# Ornstein Uhlenbeck with drift

The Ornstein-Uhlenbeck (OU) process

$dX_t = -\frac{1}{\mu} X_t + \sqrt{\frac{2\sigma^2}{\mu}} dW_t$

generates coloured noise with autocorrelation function $R(t) = \langle X_t,X_{t'}\rangle = \sigma^2 e^{-|t-t'|/\mu}$.

I would be interested in modelling a process $Y_t = \alpha t + X_t$. After some searching, I came across the terms "OU process with drift" or "trending OU process".

Does anyone know what is the autocorrelation function of the process $Y_t$? Thank you!

• my recollection of OU is that it is simply white noise filtered with a 1st-order, 1-pole (analog) filter. similarly how Brownian motion is white noise filtered with an (analog) integrator. May 17 '18 at 0:38

## 2 Answers

Hi: This is a statistics viewpoint and not a DSP one. I just say that because there are termimology issues that have caused confusion with my answers in the past. The autocorrelation is only defined for constant mean processes. A process with drift doesn't have a constant mean so you would need to detrend the process first which would bring you back to the zero mean case. One way to do that would be run a regression with time as your "x", in order to estimate $\alpha$. Then, once you have the estimate, you can subtract the trend off. I'm not sure if this is the answer you wanted to hear but the trend makes it not possible to estimate correlations because they can't be calculated because the mean of the process is not constant.

• This is very helpful, thank you. Can you explain why it is not possible to estimate the autocorrelation when the mean is changing? May 17 '18 at 13:47
• The assertion "The autocorrelation is only defined for constant mean processes." is incorrect, here on dsp.SE and on stats.SE as well as on math.SE. May 17 '18 at 15:39
• Hi: It's due to the definition of autocorrelation See first page of link below.. According to this document's first definition, it can be defined, but that's a very odd definition of autocorrelation ? that def is puzzling to me and I would ignore it. I know of no process where the mean is changing at each point in time but you know what it is ? . It's the second definition is I was referrring to. that is why it can't be defined. I hope that the second definition helps to understand what I was said earlier. Here's link: gauss.stat.su.se/gu/e/slides/Lectures%208-13/… May 17 '18 at 18:14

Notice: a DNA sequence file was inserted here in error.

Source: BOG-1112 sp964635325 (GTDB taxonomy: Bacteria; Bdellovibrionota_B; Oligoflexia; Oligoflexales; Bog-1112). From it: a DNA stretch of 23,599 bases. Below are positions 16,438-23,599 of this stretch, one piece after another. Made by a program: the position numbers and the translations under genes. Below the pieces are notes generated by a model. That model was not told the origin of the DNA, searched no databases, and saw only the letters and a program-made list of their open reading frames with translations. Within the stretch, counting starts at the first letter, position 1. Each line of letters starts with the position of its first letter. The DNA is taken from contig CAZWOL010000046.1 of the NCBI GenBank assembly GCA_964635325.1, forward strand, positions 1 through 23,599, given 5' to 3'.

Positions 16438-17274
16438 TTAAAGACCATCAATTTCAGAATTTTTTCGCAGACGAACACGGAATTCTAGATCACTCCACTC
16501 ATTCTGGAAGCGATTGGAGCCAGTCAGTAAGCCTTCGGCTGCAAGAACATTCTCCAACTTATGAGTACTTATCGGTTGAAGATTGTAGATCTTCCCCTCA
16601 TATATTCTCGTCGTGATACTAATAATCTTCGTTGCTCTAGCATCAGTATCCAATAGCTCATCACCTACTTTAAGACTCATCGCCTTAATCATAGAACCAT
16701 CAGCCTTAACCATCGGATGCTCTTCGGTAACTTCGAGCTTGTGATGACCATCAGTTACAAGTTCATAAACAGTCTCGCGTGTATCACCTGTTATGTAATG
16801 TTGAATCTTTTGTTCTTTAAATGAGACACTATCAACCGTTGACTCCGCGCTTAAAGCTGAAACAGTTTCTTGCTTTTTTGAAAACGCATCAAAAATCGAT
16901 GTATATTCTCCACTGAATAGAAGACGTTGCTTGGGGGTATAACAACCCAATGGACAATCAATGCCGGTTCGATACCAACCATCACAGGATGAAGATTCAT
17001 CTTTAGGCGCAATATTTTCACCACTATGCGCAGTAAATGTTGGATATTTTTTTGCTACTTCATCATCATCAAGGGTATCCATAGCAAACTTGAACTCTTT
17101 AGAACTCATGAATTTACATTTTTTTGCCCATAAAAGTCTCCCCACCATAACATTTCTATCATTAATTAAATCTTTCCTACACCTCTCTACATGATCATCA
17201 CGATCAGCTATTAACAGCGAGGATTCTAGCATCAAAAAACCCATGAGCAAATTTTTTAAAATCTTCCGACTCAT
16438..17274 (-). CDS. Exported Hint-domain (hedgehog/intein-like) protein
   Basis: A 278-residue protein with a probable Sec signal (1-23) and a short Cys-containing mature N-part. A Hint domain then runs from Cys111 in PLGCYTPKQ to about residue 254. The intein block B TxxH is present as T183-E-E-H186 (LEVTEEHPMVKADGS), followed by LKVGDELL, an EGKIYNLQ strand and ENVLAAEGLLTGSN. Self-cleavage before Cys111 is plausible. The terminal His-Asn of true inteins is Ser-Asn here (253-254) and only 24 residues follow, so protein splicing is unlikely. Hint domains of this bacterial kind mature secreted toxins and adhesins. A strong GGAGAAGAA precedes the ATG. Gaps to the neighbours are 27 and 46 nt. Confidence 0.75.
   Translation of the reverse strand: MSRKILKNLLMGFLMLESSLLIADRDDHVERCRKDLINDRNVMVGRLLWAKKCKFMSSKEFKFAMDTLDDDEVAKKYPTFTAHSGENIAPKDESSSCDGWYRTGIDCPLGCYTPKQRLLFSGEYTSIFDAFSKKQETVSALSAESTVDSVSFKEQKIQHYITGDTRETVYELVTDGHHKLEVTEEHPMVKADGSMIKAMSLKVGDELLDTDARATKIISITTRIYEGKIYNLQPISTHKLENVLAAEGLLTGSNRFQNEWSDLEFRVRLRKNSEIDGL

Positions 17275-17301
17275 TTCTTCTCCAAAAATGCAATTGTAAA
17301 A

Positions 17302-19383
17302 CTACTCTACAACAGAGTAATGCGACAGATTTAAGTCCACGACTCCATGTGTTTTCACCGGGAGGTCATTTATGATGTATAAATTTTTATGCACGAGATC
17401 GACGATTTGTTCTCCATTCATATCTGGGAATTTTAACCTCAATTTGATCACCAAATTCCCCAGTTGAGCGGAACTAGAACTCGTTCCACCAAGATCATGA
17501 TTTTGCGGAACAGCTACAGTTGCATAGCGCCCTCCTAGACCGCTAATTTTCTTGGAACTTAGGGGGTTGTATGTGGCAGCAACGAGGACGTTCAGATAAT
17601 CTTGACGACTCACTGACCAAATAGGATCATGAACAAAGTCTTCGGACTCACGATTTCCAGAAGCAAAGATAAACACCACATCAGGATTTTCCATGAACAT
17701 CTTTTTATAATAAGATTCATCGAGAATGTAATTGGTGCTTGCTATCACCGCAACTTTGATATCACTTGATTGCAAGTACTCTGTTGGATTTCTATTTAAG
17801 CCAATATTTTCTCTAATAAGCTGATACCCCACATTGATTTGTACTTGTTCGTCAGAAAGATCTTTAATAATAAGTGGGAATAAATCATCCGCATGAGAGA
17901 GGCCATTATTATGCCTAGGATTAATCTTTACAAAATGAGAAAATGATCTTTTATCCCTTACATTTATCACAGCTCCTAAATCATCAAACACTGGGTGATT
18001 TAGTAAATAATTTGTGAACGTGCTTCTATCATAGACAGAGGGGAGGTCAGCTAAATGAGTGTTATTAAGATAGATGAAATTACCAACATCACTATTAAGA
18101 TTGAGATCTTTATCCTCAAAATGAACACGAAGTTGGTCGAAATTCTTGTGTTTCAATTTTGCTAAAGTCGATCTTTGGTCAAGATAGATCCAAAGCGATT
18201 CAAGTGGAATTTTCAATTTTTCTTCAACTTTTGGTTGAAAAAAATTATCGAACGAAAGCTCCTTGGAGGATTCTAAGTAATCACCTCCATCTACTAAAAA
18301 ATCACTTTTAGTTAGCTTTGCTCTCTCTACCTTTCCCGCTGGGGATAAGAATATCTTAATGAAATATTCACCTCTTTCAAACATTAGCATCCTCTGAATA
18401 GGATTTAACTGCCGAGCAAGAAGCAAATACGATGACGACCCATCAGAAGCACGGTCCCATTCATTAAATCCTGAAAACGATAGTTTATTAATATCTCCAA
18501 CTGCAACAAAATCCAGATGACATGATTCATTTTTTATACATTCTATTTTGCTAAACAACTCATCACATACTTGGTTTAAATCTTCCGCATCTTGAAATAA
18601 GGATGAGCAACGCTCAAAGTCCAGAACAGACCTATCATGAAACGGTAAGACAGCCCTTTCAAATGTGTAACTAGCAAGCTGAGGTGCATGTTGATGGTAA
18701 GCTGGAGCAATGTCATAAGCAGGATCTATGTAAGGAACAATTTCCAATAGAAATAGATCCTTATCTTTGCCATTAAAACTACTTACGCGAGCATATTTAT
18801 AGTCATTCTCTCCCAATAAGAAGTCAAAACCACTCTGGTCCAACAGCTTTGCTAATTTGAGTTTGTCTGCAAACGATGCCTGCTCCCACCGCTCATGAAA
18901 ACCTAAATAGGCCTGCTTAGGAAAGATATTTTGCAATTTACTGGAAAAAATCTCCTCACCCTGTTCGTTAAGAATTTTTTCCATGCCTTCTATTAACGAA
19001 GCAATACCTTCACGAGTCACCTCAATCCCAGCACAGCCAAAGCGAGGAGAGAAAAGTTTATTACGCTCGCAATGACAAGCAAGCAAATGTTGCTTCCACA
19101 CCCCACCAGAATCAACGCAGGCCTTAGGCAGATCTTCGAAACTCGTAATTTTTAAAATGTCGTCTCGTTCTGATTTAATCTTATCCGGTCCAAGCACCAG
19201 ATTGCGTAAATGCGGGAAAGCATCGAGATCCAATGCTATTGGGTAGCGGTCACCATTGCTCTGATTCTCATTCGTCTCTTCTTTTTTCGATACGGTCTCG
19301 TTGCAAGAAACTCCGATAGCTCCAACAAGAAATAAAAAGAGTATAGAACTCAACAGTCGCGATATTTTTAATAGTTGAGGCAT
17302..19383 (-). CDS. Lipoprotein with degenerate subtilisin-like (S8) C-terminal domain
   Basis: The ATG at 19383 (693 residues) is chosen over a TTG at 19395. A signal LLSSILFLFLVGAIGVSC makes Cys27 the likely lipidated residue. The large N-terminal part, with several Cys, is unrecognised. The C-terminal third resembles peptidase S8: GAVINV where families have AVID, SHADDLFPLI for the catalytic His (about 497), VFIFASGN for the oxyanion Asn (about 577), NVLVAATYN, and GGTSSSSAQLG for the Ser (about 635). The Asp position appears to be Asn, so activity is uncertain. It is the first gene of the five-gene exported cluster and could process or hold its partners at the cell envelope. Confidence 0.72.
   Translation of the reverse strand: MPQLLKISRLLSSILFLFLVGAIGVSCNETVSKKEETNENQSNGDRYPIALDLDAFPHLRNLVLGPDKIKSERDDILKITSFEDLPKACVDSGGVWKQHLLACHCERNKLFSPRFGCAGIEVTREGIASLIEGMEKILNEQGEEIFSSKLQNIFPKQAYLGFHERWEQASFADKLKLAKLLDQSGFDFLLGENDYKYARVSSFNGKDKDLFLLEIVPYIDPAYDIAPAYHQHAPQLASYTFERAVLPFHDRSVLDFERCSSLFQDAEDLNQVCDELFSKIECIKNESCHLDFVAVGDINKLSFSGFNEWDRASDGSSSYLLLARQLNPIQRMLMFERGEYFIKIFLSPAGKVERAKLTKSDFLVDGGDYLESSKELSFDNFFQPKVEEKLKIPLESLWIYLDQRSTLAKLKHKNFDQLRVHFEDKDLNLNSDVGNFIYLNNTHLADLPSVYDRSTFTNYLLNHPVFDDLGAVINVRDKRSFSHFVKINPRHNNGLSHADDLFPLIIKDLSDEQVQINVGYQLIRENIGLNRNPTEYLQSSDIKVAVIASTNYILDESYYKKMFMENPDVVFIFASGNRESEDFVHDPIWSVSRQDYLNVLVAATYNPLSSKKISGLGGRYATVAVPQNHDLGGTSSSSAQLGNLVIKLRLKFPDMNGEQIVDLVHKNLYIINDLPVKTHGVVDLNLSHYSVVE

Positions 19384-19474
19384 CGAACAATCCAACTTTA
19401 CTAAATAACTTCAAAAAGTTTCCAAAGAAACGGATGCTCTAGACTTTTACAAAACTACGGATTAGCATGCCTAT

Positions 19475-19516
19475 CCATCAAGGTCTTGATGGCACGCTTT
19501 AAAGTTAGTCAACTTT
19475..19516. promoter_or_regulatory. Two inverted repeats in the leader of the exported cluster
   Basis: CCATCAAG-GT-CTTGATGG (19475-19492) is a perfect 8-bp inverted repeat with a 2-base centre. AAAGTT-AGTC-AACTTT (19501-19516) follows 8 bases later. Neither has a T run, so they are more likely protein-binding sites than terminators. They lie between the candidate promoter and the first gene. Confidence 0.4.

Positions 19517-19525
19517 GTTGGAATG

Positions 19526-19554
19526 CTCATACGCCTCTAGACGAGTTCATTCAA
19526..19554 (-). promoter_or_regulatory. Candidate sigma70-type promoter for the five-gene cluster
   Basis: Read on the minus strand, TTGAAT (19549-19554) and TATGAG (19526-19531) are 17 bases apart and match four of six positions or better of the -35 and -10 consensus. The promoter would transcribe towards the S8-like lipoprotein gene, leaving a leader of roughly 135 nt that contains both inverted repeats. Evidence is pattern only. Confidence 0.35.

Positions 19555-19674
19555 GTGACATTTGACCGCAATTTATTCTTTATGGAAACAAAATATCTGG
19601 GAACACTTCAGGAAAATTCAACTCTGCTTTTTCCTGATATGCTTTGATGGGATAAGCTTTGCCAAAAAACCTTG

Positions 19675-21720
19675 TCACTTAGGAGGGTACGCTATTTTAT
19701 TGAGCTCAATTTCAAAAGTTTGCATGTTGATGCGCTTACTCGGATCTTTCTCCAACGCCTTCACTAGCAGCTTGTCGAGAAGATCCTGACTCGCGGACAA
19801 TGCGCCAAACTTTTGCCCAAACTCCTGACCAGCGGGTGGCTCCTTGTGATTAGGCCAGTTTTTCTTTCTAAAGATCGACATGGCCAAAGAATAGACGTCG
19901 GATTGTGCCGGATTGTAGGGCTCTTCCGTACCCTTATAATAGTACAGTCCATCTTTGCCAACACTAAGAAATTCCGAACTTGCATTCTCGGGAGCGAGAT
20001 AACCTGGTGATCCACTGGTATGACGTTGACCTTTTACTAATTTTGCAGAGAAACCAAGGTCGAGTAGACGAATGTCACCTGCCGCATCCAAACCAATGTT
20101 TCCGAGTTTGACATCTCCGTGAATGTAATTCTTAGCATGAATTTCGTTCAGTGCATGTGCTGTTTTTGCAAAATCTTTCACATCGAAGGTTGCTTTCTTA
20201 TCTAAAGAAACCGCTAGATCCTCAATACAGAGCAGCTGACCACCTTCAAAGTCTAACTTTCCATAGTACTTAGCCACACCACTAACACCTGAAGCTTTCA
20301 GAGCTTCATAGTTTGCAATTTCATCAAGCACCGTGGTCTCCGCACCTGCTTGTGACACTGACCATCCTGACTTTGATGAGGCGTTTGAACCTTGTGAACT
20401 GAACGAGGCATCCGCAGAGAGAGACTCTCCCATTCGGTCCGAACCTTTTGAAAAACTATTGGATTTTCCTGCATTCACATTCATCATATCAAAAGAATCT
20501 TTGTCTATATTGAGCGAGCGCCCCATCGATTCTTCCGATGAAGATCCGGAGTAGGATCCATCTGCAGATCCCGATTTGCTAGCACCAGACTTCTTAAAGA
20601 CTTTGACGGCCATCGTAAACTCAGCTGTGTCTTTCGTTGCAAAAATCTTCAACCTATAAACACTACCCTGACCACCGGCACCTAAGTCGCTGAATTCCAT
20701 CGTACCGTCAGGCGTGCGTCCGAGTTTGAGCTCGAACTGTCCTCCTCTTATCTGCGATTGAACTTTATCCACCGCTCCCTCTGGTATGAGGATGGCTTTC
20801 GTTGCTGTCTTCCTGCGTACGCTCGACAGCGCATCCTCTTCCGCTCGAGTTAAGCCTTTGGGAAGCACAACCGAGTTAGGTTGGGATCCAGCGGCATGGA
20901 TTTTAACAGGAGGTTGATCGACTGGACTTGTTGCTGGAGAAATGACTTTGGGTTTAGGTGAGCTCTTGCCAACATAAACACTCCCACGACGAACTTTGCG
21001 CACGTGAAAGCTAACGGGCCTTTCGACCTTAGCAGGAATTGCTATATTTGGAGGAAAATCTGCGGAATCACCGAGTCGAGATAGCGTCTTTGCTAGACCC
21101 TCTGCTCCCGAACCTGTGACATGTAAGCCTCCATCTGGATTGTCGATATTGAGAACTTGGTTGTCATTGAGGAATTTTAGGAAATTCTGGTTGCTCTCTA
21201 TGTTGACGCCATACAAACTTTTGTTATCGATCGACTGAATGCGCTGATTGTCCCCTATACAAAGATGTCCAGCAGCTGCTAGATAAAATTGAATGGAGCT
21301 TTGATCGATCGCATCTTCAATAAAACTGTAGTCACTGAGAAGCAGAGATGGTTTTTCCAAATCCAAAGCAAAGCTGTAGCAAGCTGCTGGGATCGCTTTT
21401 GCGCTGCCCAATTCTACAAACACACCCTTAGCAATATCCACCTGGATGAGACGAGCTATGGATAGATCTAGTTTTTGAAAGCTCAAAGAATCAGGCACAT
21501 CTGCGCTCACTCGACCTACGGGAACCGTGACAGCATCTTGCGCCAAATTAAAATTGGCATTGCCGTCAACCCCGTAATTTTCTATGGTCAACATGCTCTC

• Hi Dilipe: Yes, you are correct. I see it's defined on the link I sent. But, as far as I know, no one calculates autcorrelation when the mean is changing at different points in time. If he wants to do that, he can ( OP. see first def in link ), but I don't know what he's going to use for the mean. can you explain in more detail the application of autocorrelation in the case where the mean is changing ? Atleast in time series apps, there are none. May 17 '18 at 18:17
• Hi Dilipe: You are correct squared. I The link ( below ) provides the expression on page 12. .To the OP: You can think of the formula as "correcting" for the fact that mean is changing over time. I didn't look at the derivation but that's the idea. maths.ox.ac.uk/system/files/attachments/Thierfelder_v1.08.pdf. Thanks to Dilipe for correcting me. You live and learn. In statistical time series, one would de-trend ( atleast as far as my experience goes ) but in other fields, this is not the case and mathematical finance is one of them. My apologies for confusion and thanks to Dilipe. May 17 '18 at 18:29

Ignoring the Ornstein-Ulhenbeck connection, the process $\{Y(t) = \alpha t X(t)\}$, where $\{X(t)\}$ is a zero-mean wide-sense-stationary (WSS) process with autocorrelation function $R_X(\tau) = E[X(t)X(t+\tau)]$ has autocorrelation function \begin{align} \require{cancel}R_Y(t_1, t_2) &= E[Y(t_1)Y(t_2)]\\ &= E\big[(\alpha t_1 + X(t_1))(\alpha t_2 + X(t_2))\big]\\ &= \alpha^2 t_1t_2 + \alpha t_1\cancel{E[X(t_2)]} + \alpha t_2\cancel{E[X(t_1)]} + E[X(t_1)X(t_2)]\\ &= \alpha^2 t_1t_2 + R_X(t_2-t_1) \end{align} showing that $\{Y(t)\}$ is not a WSS process. More simply, of course, $E[Y(t)]$ is not a constant and so $\{Y(t)\}$ also fails to meet that requirement for WSS processes.